He was going on and on in this vein, and the other man was now getting angry and shouting back, although I couldn’t hear what he was saying. A young mother with two small boys was trying to get her children away. I was trying to hurry my own mother out of the way (which isn’t easy, because she moves pretty slowly these days).  When I finally got inside the store, I ran over to the manager’s window.

“There are a couple of men out there involved in a nasty confrontation,” I said. The manager, a strong, young whippersnapper, headed out to handle the situation, but I could still hear them going at it for several more minutes.

Finally, I saw the manager come in and go back into the store offices and I continued with my shopping. As I wandered through the store, I was shocked to see the aggressor in there shopping, still belligerently muttering as he shoved his cart through the aisles. I imagined he had been sent packing to take his business elsewhere – that was certainly what he deserved, if not a trip to the police station for a cooling off period of his own.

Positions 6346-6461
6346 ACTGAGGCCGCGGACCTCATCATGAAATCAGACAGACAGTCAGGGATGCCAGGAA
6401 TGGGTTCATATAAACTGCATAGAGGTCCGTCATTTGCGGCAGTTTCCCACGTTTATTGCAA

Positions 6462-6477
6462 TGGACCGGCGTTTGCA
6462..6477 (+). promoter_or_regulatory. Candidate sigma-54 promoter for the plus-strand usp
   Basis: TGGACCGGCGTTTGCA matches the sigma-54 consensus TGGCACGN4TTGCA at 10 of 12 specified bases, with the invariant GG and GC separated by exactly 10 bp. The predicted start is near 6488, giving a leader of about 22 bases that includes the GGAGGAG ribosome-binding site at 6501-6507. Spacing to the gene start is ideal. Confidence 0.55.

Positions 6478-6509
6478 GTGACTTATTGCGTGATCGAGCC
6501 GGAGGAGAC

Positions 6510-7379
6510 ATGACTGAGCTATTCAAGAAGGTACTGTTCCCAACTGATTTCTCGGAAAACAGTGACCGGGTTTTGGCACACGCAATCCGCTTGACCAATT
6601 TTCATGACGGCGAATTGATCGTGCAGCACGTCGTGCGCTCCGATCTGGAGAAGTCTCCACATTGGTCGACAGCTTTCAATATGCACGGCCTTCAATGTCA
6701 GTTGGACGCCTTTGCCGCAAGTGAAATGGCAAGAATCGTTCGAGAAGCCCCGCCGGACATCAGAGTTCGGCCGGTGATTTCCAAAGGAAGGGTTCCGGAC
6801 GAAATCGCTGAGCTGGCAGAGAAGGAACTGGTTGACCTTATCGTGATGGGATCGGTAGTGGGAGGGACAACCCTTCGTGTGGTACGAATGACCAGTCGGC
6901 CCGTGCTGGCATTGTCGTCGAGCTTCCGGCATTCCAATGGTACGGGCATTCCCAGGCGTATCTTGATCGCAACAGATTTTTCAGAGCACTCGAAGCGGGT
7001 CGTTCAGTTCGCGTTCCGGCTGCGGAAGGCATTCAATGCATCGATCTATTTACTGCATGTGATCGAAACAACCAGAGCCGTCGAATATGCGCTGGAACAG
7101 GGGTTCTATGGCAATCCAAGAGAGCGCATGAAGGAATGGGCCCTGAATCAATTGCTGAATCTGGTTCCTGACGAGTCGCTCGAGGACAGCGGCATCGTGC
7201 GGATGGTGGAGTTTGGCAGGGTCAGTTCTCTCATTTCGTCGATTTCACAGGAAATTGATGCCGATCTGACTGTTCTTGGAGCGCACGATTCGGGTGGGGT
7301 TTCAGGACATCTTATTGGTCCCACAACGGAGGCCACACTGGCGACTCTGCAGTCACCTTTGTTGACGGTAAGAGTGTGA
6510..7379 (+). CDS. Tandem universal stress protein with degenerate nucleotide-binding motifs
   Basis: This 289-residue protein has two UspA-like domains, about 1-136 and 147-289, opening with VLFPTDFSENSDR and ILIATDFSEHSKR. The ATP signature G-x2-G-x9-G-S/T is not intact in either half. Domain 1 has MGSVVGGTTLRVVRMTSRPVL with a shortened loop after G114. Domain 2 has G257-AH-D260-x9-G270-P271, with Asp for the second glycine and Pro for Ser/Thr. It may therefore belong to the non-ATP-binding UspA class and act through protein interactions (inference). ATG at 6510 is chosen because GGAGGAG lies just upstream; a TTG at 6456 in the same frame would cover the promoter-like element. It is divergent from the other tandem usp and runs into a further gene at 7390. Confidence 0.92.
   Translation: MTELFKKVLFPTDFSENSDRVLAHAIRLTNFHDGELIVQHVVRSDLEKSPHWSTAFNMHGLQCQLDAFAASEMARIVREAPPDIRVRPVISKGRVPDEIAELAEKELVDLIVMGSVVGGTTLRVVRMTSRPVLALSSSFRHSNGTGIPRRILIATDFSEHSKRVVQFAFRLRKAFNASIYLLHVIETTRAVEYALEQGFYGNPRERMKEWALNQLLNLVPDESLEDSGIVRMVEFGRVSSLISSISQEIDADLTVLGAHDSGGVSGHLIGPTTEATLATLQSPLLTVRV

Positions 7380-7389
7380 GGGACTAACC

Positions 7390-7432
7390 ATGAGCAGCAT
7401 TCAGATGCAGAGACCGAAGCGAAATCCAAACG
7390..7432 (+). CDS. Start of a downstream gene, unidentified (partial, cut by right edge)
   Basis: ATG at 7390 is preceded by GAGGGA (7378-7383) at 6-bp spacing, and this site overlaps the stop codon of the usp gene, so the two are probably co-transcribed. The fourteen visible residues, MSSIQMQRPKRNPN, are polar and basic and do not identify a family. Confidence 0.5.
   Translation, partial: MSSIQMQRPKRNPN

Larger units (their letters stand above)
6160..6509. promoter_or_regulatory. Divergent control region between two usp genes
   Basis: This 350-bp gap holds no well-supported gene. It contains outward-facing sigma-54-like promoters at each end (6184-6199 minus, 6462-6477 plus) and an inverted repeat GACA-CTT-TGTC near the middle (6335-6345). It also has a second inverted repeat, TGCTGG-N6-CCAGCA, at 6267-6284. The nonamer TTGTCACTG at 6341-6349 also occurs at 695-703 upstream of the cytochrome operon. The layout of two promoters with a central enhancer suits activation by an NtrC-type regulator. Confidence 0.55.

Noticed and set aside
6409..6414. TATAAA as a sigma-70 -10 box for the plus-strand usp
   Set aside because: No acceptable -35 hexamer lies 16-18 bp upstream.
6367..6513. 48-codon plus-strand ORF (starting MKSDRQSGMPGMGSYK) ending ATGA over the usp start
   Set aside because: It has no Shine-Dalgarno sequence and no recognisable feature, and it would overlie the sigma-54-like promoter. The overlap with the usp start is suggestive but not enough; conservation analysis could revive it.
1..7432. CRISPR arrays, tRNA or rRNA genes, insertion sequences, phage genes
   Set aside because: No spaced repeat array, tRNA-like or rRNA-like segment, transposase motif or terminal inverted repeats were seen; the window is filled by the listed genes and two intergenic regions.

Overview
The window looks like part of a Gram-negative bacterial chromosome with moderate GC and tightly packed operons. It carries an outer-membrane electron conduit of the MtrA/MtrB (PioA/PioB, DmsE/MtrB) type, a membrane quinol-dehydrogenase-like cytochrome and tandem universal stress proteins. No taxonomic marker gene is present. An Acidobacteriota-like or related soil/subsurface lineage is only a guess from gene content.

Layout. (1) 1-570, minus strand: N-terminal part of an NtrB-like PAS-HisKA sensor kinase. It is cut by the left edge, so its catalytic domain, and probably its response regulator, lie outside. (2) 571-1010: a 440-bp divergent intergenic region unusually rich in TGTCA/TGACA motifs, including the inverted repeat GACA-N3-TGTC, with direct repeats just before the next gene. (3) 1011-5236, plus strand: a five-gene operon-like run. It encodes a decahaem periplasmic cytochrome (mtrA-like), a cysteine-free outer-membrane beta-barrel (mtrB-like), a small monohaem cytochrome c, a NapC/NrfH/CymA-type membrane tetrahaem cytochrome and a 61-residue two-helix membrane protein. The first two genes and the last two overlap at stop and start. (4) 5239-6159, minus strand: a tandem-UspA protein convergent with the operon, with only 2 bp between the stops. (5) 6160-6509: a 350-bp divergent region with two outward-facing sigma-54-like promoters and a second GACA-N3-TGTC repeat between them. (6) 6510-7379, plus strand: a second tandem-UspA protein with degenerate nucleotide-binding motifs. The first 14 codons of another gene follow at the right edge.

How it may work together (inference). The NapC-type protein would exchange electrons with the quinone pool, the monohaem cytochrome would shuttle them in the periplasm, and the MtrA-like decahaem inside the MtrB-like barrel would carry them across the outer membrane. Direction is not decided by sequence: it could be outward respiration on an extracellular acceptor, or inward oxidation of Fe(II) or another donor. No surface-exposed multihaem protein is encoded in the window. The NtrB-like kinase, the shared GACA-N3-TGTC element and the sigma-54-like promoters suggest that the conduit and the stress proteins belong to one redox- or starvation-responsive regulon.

So I’ve been wondering ever since – is behavior like that considered acceptable enough that we simply slap people on the wrist and send them about their normal business? Or are people (like the store manager) fearful of repercussions if they censure customers who behave badly dangerously?

As I watched this man become consumed with rage over a virtually unimportant incident, I couldn’t help but think that if he were carrying a gun there might have been some horrible, even deadly, consequences

And that thought sends the kind of chill up my spine that no amount of warm clothing will prevent.

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17 thoughts on “On Ice

  1. Interesting story, I think that being cut off in a line or in traffic seems to make one’s blood boil faster than anything else. It seems to be a personal affront that gets one’s dander up immediately.

    I have had it happen to me in a queue and I will generally just say to the person that the back of the line is behind so and so. If they acknowledge in a polite manner and move to the back, no problem. Or if they are actually re-joining someone in line, I’m good with that. The problem comes when they just look at you as if you had three eyes and a horn coming out of your head. If the situation warrants, I’ll go to a Manager and ask them to have the person placed in the back of the line. I won’t usually try anything more than that because it’s just not worth the additional aggravation.